WASHINGTON – One day after Congress gave final approval to a contentious measure to reduce the deficit by nearly $40 billion through 2010, the Senate on Thursday night easily approved a $70 billion tax-cutting measure that would more than wipe out all those savings.
The five-year measure, passed on a bipartisan 66-to-31 vote, would extend a variety of popular tax breaks, such as business tax credits for research and development, while blunting the growing impact of the alternative minimum tax, a parallel tax system established to hit the rich but increasingly pinching the middle class. Senators loaded up the measure Thursday with new tax breaks for coal-mining safety equipment and new spending on military equipment and veterans’ health care.
Sens. Larry Craig and Mike Crapo of Idaho and Maria Cantwell of Washington voted for the measure. Sen. Patty Murray of Washington voted against it.
A final package must still be negotiated with the House, which in December dropped the provision on the alternate minimum tax in favor of a two-year extension of President Bush’s dividend and capital gains tax cuts of 2003, which expire in 2008. Those negotiations will be hard fought. On a 73-to-24 vote, the Senate approved a nonbinding resolution last night saying the provision should be given priority over extending investors’ tax breaks.
But with final Senate passage, some tax measure is likely to pass Congress in the coming weeks.
The Senate’s timing highlighted the budget implications of the measure. Just hours before passage, the White House requested an additional $70 billion for the wars in Iraq and Afghanistan this year and $18 billion for hurricane relief and Gulf Coast reconstruction. White House officials say those requests are likely to push the federal budget deficit back over $400 billion this year.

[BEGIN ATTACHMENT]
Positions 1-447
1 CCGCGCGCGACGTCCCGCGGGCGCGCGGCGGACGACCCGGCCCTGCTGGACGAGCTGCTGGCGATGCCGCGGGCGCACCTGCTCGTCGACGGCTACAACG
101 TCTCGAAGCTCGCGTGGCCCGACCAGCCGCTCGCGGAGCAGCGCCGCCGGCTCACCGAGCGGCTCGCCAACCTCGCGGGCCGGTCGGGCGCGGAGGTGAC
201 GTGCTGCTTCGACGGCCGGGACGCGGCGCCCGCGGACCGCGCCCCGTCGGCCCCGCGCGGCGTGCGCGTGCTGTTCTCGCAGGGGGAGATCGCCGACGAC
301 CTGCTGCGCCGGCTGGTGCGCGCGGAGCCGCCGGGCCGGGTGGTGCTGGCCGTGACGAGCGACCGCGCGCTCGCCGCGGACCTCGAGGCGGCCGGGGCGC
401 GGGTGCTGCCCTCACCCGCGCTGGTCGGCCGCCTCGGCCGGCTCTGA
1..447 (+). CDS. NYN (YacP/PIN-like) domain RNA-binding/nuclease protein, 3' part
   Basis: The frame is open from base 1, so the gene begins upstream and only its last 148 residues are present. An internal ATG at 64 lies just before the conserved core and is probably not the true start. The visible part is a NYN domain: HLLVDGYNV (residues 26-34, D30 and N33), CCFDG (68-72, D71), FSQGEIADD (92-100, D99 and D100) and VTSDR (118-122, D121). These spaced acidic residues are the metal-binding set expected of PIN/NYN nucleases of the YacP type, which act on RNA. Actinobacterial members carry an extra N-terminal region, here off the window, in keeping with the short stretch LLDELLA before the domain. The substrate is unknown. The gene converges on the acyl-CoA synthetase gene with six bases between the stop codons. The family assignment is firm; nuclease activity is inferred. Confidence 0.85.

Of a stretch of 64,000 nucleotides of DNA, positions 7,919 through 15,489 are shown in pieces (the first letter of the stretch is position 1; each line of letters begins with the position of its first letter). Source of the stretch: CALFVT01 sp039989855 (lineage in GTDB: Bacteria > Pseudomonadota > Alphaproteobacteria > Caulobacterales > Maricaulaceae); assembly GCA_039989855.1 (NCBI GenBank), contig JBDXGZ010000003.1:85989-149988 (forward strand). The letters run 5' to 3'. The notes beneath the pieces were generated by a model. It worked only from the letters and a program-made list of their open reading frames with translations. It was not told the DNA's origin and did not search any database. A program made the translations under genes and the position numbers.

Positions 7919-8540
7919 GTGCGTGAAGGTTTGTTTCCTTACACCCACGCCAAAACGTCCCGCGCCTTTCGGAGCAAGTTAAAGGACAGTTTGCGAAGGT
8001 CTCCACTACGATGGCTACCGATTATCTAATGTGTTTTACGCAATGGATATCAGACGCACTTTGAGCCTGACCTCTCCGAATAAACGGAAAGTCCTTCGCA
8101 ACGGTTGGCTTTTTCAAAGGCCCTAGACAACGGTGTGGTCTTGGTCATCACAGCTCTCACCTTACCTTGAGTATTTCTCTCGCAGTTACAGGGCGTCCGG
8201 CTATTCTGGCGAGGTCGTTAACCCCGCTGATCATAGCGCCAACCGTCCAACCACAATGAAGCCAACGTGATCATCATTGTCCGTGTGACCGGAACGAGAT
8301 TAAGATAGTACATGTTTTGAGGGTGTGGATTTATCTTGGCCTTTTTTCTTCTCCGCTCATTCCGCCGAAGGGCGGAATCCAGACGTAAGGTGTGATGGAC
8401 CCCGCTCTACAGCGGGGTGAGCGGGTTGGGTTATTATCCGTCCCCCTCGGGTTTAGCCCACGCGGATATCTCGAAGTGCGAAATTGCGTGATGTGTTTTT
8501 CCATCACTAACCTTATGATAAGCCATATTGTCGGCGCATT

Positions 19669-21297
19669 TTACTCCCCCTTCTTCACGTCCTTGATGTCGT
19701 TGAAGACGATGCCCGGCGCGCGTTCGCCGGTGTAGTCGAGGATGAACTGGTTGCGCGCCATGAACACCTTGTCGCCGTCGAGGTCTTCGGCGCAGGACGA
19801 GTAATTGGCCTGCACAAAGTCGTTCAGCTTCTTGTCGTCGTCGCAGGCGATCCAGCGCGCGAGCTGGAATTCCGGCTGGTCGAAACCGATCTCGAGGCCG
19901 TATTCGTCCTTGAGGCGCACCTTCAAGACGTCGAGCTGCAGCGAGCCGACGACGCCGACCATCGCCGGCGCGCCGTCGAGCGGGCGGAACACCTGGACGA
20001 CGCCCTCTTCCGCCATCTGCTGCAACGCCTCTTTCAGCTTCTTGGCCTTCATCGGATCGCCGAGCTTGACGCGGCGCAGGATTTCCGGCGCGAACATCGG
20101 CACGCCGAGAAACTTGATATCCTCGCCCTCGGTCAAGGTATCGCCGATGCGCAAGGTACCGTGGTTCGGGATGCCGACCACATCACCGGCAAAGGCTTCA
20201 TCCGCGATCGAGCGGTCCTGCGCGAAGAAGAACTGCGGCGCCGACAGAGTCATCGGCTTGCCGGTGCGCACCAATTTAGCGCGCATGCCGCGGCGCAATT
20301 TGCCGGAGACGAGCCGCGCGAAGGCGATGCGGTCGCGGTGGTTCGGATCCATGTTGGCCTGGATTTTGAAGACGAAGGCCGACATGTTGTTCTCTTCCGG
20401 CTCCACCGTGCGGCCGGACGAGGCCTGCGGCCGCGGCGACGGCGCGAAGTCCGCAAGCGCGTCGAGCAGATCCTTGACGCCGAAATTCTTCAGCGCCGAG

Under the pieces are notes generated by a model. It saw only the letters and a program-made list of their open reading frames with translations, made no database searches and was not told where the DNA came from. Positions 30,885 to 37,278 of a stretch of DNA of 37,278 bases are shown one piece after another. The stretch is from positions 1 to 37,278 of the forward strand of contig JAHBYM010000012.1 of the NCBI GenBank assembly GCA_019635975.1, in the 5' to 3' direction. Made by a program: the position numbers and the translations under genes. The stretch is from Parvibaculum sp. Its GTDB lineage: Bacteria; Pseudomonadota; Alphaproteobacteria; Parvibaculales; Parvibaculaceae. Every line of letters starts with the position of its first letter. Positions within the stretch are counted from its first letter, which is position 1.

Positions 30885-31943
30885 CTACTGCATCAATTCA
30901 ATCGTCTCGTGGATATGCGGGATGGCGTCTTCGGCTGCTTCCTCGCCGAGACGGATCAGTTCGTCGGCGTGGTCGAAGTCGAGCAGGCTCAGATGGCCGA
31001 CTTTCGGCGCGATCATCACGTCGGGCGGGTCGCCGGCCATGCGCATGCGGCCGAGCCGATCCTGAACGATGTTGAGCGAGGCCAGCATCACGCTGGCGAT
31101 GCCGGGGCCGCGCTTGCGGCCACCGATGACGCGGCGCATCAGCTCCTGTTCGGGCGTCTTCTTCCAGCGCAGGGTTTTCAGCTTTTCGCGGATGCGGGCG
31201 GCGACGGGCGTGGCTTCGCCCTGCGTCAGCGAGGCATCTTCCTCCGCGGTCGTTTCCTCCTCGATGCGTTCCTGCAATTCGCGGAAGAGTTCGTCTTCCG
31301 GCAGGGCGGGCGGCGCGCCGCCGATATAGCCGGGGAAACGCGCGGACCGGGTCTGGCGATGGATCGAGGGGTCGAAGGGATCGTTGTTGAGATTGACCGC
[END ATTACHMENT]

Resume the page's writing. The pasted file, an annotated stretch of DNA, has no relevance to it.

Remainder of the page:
The deficit for fiscal 2005 had fallen to $318 billion, from $413 billion the previous year, giving Republicans hope that a four-year-long tide of red ink was finally receding.
In light of such numbers, fiscal hawks, such as Sen. George Voinovich, R-Ohio, said this week that the tax cuts are neither affordable nor necessary, since the economy is expanding at a healthy pace.
But concerns over the deficit were not much in evidence Thursday night, from either political party.
“After a long day, the Senate made some right choices tonight,” said Sen. Max Baucus, D-Mont., ranking Democrat on the tax-writing Finance Committee.
sponsored According to two 2015 surveys, 62 percent of Americans do not have enough savings to handle an unexpected emergency, much less any long-term plans.